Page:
perblock information so as to assemble a faulty array.

And I read that to mean that you either must specify the devices to assemble, or that you need to use --scan as you did.

I suspect that as soon as the rebuild is complete it will automatically activate and then can be mounted as normal.
/proc/mdstat showed that the rebuild should complete approx 5 1/2 hours after you did that command to display it, so it will not be too much longer to finish.

Hmmm, ok - I hope it will.

It is weird though.
When it was initially building as RAID5 (with 5 disks), I had to reboot once and it just came back up.

I actually wasn’t trying to rush it.
The server crashed and came up in rescue-mode (because of the mentioned problems).

Sadly that can happen while reshaping arrays with 16TB drives.
The speed isn’t accurate though, since that is without load.

Like I mentioned, the array is in use (or at least the 5 disk forming the previous RAID 5 are - not quite sure how that works).

Ah Ha!
Now I see why the issues.
Raid 5 with 5 disks being converted to Raid 6 with 7 disks —
Since Raid 6 can only tolerate 2 drives failing at the same time and Raid 5 can only tolerate 1 drive failing it should have been done as 2 steps. First adding one disk and converting to Raid 6. Then when that rebuild was done add the last drive and rebuild with 7 drives. Adding 2 drives at the same time seems like it could remove all raid fail-safe features.

It would appear that since you added 2 drives at the same time as doing the conversion the system saw it as 2 drives failed and had to do a total rebuild from the initial 5 drives at the same time as it did the conversion.

Long story short – have patience and let the array finish rebuilding. 16 TB drives will take a long time as you already know.

You are able to manually activate the array, and I assume you were able to start the services that depend on that array so things do not appear to be critical. Even if the system is not functional you cannot hurry the rebuild, so patience is the only thing I can suggest.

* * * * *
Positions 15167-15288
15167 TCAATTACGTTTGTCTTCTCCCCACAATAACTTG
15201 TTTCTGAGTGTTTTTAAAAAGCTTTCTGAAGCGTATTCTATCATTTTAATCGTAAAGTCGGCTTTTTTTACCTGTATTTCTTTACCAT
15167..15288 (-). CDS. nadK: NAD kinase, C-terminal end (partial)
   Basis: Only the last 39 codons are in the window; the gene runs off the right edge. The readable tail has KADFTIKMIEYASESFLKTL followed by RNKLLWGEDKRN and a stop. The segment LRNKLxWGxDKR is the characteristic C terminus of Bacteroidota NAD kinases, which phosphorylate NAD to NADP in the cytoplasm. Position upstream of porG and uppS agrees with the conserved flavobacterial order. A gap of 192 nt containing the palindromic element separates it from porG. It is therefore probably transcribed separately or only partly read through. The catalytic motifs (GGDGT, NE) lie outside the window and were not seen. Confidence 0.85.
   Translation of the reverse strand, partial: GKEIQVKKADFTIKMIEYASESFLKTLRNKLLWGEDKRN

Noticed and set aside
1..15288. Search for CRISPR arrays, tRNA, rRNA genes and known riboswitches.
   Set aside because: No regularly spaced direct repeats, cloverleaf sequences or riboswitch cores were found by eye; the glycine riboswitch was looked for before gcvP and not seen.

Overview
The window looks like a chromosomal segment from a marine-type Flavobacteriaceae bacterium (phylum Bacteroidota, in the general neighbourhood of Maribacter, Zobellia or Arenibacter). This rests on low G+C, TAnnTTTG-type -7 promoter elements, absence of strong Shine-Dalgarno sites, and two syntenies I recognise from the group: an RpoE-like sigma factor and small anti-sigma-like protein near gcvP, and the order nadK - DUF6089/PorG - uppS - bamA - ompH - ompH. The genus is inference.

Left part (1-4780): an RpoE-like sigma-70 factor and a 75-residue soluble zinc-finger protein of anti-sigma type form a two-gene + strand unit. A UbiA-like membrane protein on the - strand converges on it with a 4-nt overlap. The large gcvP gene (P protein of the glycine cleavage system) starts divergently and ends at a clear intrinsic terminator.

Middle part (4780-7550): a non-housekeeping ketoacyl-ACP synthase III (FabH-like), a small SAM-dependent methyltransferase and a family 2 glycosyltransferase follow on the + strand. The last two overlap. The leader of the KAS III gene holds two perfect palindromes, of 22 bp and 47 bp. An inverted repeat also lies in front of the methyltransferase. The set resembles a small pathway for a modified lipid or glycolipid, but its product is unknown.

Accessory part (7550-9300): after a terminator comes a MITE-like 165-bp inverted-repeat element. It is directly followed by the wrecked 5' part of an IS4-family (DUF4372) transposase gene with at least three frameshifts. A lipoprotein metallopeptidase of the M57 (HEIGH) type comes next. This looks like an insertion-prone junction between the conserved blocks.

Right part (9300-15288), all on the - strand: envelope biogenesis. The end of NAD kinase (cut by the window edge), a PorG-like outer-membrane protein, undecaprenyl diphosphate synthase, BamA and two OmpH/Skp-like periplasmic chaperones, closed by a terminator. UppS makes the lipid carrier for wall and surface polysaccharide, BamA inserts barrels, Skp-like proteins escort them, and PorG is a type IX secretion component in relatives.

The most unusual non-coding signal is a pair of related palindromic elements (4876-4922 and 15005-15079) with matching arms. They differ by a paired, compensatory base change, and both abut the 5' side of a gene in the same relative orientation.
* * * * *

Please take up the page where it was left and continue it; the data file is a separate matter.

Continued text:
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Ok, so I should remember not do it like this again.
I can live without the security for a few more hours I think (The drives have undera month under their belt and are all past the 5 day threshold of usual infancy-death - so I don’t expect failures any time soon)

And yeah, I was able to manually let the system automatically assemble the array.
What perplexed me was that it is able to automatically detect that there is an array that is reforming but didn’t automatically start it.

Maybe the fact that it started as read-only when I just did the --run should have been a hint :slight_smile:

If this inconvenience saves me from a whole 16TB reform process and everything works after this I am still happy though.

I will check if it works after the rebuild (when its convenient - since it involves a reboot) and if it does, I will mark it as the answer.
I probably will be soon though since hot-plug seems to be broken also and I bought an SSD to replace the system drive which is reallocating too much sectors for my taste (I hope that’ll go smoother than the RAID-reform - it will be the first time I do this without reinstalling :slight_smile: )